The District of Columbia passed one of the nation’s most stringent regulations on covenants not to compete earlier this year. Except in very limited circumstances, the law states employers may not require or request employees sign an agreement that includes a non-compete provision, and employers cannot have a workplace policy that prohibits an employee from

Important amendments to Nevada’s non-compete statute, NRS 613.195, recently were enacted when Nevada Governor Steve Sisolak signed into law Assembly Bill 47. Because A.B. 47 does not have a specified effective date, it will go into effect on October 1, 2021, pursuant to Nevada law.

Ban on Non-Competes for Hourly Employees

First, A.B. 47

New Jersey may be next up to join the growing number of states that significantly restrict the use of non-competition agreements in employment.  As we discussed back in December 2017, a bill proposed in New Jersey at the time, Senate Bill 3518, would “impose significant restrictions and limitations” on the use of restrictive covenants

On November 14, 2019, the U.S. Senate Committee on Small Business and Entrepreneurship held a hearing to examine recently proposed bills that would regulate non-compete agreements at the federal level. Discussion during the hearing indicates that it may have the necessary support to move forward.

Pending Non-Compete Legislation

On October 15, 2019, Senators Chris Murphy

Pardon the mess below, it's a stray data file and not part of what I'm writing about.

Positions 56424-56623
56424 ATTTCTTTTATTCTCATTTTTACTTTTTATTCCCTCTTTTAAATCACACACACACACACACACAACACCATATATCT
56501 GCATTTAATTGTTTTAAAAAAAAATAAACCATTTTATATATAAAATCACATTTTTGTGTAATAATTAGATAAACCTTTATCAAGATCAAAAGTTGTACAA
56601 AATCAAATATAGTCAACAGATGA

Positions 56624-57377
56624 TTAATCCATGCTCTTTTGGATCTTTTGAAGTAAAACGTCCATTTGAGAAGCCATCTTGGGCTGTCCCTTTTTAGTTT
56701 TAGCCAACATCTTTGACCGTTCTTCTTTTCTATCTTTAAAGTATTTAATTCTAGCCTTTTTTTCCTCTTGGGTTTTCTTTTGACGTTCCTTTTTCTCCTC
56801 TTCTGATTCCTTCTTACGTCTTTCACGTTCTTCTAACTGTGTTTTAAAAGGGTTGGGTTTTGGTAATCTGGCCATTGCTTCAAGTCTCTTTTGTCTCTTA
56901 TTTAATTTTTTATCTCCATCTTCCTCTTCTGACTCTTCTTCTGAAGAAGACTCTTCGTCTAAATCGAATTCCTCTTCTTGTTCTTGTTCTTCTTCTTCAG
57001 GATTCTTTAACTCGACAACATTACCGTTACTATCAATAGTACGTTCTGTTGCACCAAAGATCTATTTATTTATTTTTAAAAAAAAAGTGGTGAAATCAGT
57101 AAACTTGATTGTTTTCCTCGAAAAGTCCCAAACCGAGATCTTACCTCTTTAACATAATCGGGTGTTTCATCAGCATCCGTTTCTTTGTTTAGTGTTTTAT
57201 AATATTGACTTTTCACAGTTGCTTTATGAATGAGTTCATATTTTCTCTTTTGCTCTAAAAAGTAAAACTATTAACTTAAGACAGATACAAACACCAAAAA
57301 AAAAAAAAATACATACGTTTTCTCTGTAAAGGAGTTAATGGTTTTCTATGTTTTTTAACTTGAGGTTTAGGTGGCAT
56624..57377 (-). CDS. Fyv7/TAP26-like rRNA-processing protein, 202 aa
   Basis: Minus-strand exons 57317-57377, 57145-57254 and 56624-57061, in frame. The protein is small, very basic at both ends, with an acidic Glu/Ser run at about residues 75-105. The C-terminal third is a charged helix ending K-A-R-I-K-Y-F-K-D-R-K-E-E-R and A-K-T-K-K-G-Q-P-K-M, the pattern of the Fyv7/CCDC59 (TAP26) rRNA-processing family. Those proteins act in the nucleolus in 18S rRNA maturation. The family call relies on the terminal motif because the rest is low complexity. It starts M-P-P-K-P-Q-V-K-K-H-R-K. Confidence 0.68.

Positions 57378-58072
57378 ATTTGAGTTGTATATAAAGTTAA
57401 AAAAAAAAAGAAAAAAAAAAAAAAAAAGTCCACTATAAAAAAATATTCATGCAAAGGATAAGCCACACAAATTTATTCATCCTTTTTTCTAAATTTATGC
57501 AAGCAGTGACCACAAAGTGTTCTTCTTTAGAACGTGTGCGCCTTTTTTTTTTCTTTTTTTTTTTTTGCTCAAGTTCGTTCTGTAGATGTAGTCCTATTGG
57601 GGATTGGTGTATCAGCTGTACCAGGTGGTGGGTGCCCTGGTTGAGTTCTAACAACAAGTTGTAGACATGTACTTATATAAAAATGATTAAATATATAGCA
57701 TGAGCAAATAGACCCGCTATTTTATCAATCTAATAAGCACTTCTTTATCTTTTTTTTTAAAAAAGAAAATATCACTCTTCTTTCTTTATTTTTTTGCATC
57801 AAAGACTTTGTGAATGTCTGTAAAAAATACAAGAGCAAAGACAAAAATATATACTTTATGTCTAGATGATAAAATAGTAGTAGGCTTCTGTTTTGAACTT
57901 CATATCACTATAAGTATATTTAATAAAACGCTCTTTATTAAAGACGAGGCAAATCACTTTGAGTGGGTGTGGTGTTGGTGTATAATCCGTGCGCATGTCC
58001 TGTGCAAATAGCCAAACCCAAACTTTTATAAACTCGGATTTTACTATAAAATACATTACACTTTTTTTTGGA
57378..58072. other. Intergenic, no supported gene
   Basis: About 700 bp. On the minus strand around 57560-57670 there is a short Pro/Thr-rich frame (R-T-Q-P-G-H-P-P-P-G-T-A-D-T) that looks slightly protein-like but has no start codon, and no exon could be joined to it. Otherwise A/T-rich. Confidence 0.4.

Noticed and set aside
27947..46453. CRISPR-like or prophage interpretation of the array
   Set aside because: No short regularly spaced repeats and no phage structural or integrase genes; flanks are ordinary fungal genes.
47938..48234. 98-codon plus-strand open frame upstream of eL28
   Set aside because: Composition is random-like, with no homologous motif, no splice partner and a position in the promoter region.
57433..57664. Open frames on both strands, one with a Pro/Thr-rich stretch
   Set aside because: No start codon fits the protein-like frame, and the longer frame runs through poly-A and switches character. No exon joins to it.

In numerous states throughout the country, legislatures are moving to limit the use and enforcement of non-compete and other restrictive covenant agreements. Two such states, Maryland and Virginia, are seeking to curtail such agreements with regard to low-wage employees.

Virginia Senate Bill 1387

On January 17, 2019, the Virginia Senate introduced SB 1387, which

On May 8, 2019, Washington Governor Jay Inslee signed into law HB 1450, described as “AN ACT Relating to restraints, including noncompetition covenants, on persons engaging in lawful professions, trades, or businesses[.]”  While the Act does not take effect until January 1, 2020, its restrictions apply retroactively to existing agreements signed before that date.

On April 26, 2019, the two chambers of the Washington Legislature passed Engrossed Substitute House Bill 1450 (“HB 1450” or the “Non-Compete Act”), which regulates non-competition agreements with employees and independent contractors, and severely restricts franchisee no-poach agreements as well as policies against moonlighting. Governor Inslee is expected to sign the Act, which would take

After enacting its non-compete law on April 7, 2016, Utah has twice amended the law to address additional restrictions on non-competes in the broadcasting industry. Governor Gary Herbert signed the second of those amended bills on March 22, 2019.

The Original Non-Compete Law

Utah’s original non-compete law, which we covered in an article dated April

Earlier this month, a group of six United States Senators made a joint request for the Government Accountability Office (GAO) to investigate the impact of non-compete agreements on workers and the U.S. economy as a whole. This action suggests that the federal non-compete reform effort is not going away.

Recent Legislative Efforts

On February 18,

Last year, Democrats in the United States Senate and House of Representatives introduced bills — S.2782  and H.R.5631 — banning non-compete agreements in the vast majority of workplaces across the country. Although those bills failed to gain traction, the authors of this Blog anticipated a renewed effort at federal non-compete reform in 2019, with Democrats